FIG. 9 shows the time resolved chirp and operating point on the transmission profile 74 of the OSR 14 for the symmetric chirp excursion scheme. The chirp swings down by amounts Δf/4 and 3Δf/4 to generate phase values π/4 and 3π/4 and swings up by equal amounts Δf/4 and 3Δf/4 to generate phase values −π/4 and −3π/4. The laser center frequency f2 is aligned with the peak transmission of the OSR transmission profile 74 so as to attenuate the up-swing frequencies f3 and f4 on the falling edge on the high frequency side of the OSR transmission profile 74 as well as the down swing frequencies f1 and f0 on the rising edge on the lower frequency side of the OSR transmission profile 74. Note that another advantage of the present embodiment is that return to zero pulses are generated for all bits since each bit corresponds to a non-zero phase transition and a corresponding chirp change, which allows pulse carving by the OSR 14.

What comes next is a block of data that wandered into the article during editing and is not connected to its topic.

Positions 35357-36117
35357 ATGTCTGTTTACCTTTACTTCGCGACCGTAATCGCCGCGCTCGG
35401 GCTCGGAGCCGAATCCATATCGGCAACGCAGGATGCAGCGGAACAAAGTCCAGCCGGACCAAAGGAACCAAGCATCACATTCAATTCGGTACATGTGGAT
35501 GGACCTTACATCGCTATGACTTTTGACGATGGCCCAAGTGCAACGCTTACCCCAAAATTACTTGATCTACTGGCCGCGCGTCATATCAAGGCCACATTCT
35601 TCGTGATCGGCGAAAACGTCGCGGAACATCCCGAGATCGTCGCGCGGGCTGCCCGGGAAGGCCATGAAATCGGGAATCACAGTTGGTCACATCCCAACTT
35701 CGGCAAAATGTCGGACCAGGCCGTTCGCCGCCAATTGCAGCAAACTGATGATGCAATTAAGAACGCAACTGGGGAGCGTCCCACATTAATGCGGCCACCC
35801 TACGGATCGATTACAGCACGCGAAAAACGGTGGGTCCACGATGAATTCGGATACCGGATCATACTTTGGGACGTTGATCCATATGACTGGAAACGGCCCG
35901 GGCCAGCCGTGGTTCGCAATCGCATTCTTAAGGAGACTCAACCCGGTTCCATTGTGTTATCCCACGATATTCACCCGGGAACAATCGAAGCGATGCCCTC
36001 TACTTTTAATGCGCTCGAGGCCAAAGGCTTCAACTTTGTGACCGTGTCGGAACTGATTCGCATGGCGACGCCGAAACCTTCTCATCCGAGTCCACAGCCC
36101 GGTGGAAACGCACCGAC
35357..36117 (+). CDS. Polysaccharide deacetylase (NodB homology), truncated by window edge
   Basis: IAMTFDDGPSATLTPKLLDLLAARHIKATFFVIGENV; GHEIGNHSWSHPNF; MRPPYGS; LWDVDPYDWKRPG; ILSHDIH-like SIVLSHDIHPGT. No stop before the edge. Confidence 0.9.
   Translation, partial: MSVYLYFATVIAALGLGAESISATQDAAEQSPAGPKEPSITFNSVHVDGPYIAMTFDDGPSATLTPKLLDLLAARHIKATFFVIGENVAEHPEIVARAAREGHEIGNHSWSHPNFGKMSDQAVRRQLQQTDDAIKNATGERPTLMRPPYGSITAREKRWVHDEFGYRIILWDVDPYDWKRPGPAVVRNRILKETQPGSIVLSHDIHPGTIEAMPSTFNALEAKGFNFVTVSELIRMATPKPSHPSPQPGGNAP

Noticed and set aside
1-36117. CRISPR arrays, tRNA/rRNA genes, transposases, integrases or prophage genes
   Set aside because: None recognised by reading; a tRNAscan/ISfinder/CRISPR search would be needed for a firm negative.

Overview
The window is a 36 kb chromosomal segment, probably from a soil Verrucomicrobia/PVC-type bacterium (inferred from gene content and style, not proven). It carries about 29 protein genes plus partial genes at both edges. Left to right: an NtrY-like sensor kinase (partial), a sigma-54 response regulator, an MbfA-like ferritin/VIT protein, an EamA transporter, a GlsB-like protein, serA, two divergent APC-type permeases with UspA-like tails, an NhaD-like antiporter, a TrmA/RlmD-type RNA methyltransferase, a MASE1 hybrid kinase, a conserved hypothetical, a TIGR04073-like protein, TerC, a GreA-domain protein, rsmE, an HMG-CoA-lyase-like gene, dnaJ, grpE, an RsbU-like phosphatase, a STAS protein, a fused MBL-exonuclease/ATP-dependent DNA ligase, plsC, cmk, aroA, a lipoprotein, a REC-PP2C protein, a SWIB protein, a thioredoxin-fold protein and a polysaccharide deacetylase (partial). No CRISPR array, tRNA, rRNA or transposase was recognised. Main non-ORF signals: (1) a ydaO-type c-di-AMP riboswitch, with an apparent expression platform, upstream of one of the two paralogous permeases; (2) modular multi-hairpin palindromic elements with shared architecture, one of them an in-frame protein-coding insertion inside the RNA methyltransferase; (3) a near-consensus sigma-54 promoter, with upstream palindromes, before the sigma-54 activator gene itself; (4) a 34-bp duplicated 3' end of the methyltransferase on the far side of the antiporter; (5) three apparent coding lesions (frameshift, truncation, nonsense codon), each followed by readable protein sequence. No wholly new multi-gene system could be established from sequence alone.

While this method decreases the required FM efficiency of the laser, it requires different design criteria on the OSR 14. For example for a bit rate of 10 Gb/s, the OSR 14 is preferably designed to have an average slope of 10 dB/2.5 GHz˜4 dB/GHz to be able to attenuate the smallest frequency excursion of 2.5 GHz by ˜8-10 dB. At the same time, the OSR 14 preferably has a bandwidth high enough to pass a 10 Gb/s return-to-zero (RZ) pulse stream, which requires >10 GHz bandwidth. A multi-cavity filter can allow an increase in slope without decreasing bandwidth, however, a higher slope generally implies a smaller bandwidth, so that there may be design limitations to consider for the OSR 14 for 10 Gb/s. The OSR 14 for a 25 Gb/s system using the above scheme, preferably has a slope ˜10 dB/6 GHz or ˜1.6 dB/GHz and a bandwidth that allows >25 GHz bandwidth, which is easier to achieve using multi-cavity filters.